Douglas Kelley

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Lt. Colonel Douglas McGlashan Kelley (11 August 1912 – January 1, 1958) was a United States Army Military Intelligence Corps officer who served as chief psychiatrist at Nuremberg Prison during the Nuremberg War Trials. He worked to ascertain defendants' competency evaluations before standing trial.

Life and career[edit]

Kelley was born in Truckee, California. He graduated from University of California at Berkeley and received his medical degree from the School of Medicine in San Francisco. He continued his studies at Columbia University College of Physicians and Surgeons, earning a Doctor of Medical Science in 1941.

In 1942 he was called to duty in the United States Army Medical Corps as chief psychiatrist for the 30th General Hospital in the European Theatre. Along with psychologist Gustave Gilbert he administered the Rorschach inkblot test to the 22 defendants in the Nazi leadership group prior to the first Nuremberg trials.[1] Kelley authored two books on the subject: Twenty-two Cells in Nuremberg and The Case of Rudolph Hess. After his examination of Hess, Kelley concluded that this defendant suffered from "a true psychoneurosis, primarily of the hysterical type, engrafted on a basic paranoid and schizoid personality, with amnesia, partly genuine and partly feigned". His diagnosis was confirmed by at least six other psychiatrist from Russia, France, England and the United States.[2]

Upon honorable discharge in 1946, Kelley was appointed Associate Professor of Psychiatry at the Bowman Gray School of Medicine in North Carolina. In 1949 he was appointed Professor of Criminology at the University of California at Berkeley.

Kelley was portrayed by Stuart Bunce in the 2006 BBC docudrama Nuremberg: Nazis on Trial, which depicts the events at Nuremberg,[3] as does Jack El-Hai's nonfiction book The Nazi And The Psychiatrist.[4]


Kelley committed suicide in front of his wife, father and oldest son on New Year's Day 1958 during a family gathering to watch the Rose Bowl game on television. He died by ingesting potassium cyanide as had Nazi leader Hermann Göring, whom Kelley had come to know during his psychiatric evaluation at Nuremberg. According to Psychology Today, Kelley was alcoholic and despondent by that time and had a "history of dark moods"; he had also expressed admiration "for Göring’s control over his own death".[5] Neither his son or wife could shed light on the motivation for the suicide. In an interview, son Doug Kelley recounted the circumstances: "He was cooking dinner, burned himself and exploded. The next thing we knew, he was on the stairs saying he was going to swallow the potassium cyanide and that he'd be dead in 30 seconds".[6][7] He did as threatened and died in the bathroom, leaving no suicide note.[8]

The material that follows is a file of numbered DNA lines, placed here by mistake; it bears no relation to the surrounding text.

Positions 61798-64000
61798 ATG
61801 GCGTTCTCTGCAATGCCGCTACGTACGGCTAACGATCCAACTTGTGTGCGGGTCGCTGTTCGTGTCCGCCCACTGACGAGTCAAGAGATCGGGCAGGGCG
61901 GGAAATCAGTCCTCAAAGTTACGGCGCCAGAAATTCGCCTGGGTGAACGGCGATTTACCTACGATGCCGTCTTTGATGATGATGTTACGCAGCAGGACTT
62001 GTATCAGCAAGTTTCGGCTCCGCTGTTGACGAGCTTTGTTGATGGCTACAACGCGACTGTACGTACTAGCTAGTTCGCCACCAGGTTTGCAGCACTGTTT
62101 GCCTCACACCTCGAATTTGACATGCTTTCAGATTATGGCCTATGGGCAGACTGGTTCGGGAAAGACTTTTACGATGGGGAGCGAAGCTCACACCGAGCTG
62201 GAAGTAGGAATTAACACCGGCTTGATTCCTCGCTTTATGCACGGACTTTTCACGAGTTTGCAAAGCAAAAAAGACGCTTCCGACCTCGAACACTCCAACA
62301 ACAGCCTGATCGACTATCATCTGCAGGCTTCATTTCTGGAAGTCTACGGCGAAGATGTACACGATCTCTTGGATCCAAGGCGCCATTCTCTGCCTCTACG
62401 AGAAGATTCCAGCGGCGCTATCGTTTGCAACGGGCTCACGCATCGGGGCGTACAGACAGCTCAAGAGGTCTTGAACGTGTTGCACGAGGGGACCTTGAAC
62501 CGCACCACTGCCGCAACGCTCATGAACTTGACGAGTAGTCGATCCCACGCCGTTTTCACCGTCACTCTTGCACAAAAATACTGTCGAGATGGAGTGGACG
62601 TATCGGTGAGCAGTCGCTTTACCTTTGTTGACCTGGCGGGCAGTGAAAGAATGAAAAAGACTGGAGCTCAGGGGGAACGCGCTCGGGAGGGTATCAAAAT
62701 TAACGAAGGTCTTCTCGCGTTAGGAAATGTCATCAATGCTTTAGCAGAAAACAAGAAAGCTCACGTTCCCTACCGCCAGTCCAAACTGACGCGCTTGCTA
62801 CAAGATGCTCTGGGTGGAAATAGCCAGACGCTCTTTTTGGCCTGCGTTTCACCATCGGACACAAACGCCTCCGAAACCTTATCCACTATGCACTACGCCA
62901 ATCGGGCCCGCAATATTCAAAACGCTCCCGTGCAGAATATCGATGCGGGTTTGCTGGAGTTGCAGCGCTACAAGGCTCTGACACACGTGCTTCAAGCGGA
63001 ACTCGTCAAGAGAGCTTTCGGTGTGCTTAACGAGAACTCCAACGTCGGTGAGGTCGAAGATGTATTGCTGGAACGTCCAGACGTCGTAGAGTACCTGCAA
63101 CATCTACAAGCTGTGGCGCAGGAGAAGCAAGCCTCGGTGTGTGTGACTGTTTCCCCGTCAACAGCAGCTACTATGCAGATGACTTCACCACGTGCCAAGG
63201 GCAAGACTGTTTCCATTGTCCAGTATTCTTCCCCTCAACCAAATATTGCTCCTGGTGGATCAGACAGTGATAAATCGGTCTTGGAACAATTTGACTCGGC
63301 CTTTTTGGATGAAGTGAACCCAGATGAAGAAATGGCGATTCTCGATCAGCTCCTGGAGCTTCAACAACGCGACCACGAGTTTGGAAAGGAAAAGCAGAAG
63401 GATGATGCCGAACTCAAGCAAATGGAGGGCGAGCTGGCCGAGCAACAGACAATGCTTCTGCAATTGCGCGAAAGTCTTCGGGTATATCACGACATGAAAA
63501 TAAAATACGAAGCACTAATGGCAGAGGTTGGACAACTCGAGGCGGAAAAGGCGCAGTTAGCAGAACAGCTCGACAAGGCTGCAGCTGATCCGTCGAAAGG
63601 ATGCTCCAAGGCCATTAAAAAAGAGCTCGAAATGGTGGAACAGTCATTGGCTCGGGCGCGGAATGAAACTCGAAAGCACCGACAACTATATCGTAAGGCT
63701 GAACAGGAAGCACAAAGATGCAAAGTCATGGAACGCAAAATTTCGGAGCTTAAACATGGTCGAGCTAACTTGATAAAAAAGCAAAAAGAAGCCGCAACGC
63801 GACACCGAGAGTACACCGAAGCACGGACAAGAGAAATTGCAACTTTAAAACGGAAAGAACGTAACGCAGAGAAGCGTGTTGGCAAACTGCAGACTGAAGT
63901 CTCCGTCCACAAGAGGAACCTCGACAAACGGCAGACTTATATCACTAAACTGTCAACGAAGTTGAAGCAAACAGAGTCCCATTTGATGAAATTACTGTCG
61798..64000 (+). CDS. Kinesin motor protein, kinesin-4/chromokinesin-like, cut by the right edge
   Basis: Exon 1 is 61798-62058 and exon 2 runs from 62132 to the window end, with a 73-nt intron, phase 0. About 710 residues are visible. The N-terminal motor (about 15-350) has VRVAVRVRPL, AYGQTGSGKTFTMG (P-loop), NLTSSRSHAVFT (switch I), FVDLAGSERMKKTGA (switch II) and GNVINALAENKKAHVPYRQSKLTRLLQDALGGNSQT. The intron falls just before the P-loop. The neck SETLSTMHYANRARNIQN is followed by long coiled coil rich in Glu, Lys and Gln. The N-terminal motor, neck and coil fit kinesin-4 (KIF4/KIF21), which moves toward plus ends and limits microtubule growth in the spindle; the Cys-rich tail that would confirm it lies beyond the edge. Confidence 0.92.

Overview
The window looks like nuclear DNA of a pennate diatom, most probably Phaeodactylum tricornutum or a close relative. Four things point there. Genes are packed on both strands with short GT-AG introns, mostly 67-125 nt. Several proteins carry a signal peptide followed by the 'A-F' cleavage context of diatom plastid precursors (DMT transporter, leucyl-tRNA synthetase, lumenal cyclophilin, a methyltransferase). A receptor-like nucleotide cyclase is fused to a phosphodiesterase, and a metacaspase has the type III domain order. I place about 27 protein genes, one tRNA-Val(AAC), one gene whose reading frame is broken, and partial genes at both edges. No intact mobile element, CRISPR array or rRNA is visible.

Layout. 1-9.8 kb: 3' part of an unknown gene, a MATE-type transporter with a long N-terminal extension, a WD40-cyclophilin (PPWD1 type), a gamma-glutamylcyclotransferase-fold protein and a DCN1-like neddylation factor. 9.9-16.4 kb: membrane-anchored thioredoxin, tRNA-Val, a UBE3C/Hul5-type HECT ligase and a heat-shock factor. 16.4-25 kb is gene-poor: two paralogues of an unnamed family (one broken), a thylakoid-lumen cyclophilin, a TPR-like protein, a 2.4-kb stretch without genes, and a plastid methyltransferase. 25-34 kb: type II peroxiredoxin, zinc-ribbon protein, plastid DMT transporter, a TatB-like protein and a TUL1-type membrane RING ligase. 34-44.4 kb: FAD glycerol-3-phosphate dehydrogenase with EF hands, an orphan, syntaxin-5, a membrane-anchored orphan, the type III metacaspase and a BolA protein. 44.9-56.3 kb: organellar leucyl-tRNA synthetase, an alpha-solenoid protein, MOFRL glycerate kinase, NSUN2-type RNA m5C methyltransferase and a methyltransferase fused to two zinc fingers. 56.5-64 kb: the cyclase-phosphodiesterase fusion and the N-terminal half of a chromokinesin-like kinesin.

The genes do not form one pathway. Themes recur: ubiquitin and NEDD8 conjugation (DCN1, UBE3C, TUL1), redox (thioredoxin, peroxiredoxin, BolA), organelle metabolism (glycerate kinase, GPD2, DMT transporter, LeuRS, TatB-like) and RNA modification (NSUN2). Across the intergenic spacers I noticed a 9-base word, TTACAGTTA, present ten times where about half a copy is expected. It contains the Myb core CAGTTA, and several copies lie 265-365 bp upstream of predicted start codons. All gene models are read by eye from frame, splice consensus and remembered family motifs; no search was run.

• 22 Cells in Nuremberg. A Psychiatrist Examines the Nazi Criminals. London: W. H. Allen, 1947.
  • Bruno Klopfer: The Rorschach Technique. A Manual for a Projective Method of Personality Diagnosis. With Clinical Contributions by Douglas McGlashan Kelley; introduction by Nolan D. C. Lewis. Yonkers-on-Hudson: World Book Comp. 1942.

Further reading[edit]

  • Jack El-Hai : The Nazi and the Psychiatrist, Publisher: PublicAffairs, 2013, ISBN 161039156X


  1. ^ "Nazi Criminals Were Given Rorschach Tests at Nuremberg". Retrieved 25 November 2016.
  2. ^ Chesler, Caren (October 1, 2014). "Rudolf Hess' Tale of Poison, Paranoia and Tragedy". Smithsonian Magazine. Smithsonian Institution. Retrieved September 4, 2018. Before the historic war-crimes trials in Nuremberg, Kelley spent five months interviewing the 22 captive defendants at length
  3. ^ "Nuremberg: Nazis on Trial (2006) (TV)". Retrieved May 20, 2008.
  4. ^ Fleming, Mike, Jr. (November 30, 2012). ‘The Nazi And The Psychiatrist’ Rights Acquired By Mythology Entertainment. Deadline Hollywood
  5. ^ Ramsland, Katherine (August 17, 2017). "Professional Suicide". Psychology Today. Sussex Publishers, LLC. Retrieved August 3, 2018. During the game, Kelley and his wife were in the kitchen preparing the meal. They got into one of their frequent fights. He ran up the steps and slammed the door. When he came down, he had the poison in his hand.
  6. ^ Staff report (January 2, 1958). U. S. PSYCHIATRIST IN NAZI TRIAL DIES; Coast Police Say Dr. Douglas Kelley Swallowed Capsule of Potassium Cyanide The New York Times
  7. ^ Ryan, Joan (February 6, 2005). Mysterious suicide of Nuremberg psychiatrist. San Francisco Chronicle
  8. ^ Ramsland, Katherine (August 17, 2017). "Professional Suicide". Psychology Today. Sussex Publishers, LLC. Retrieved August 3, 2018.

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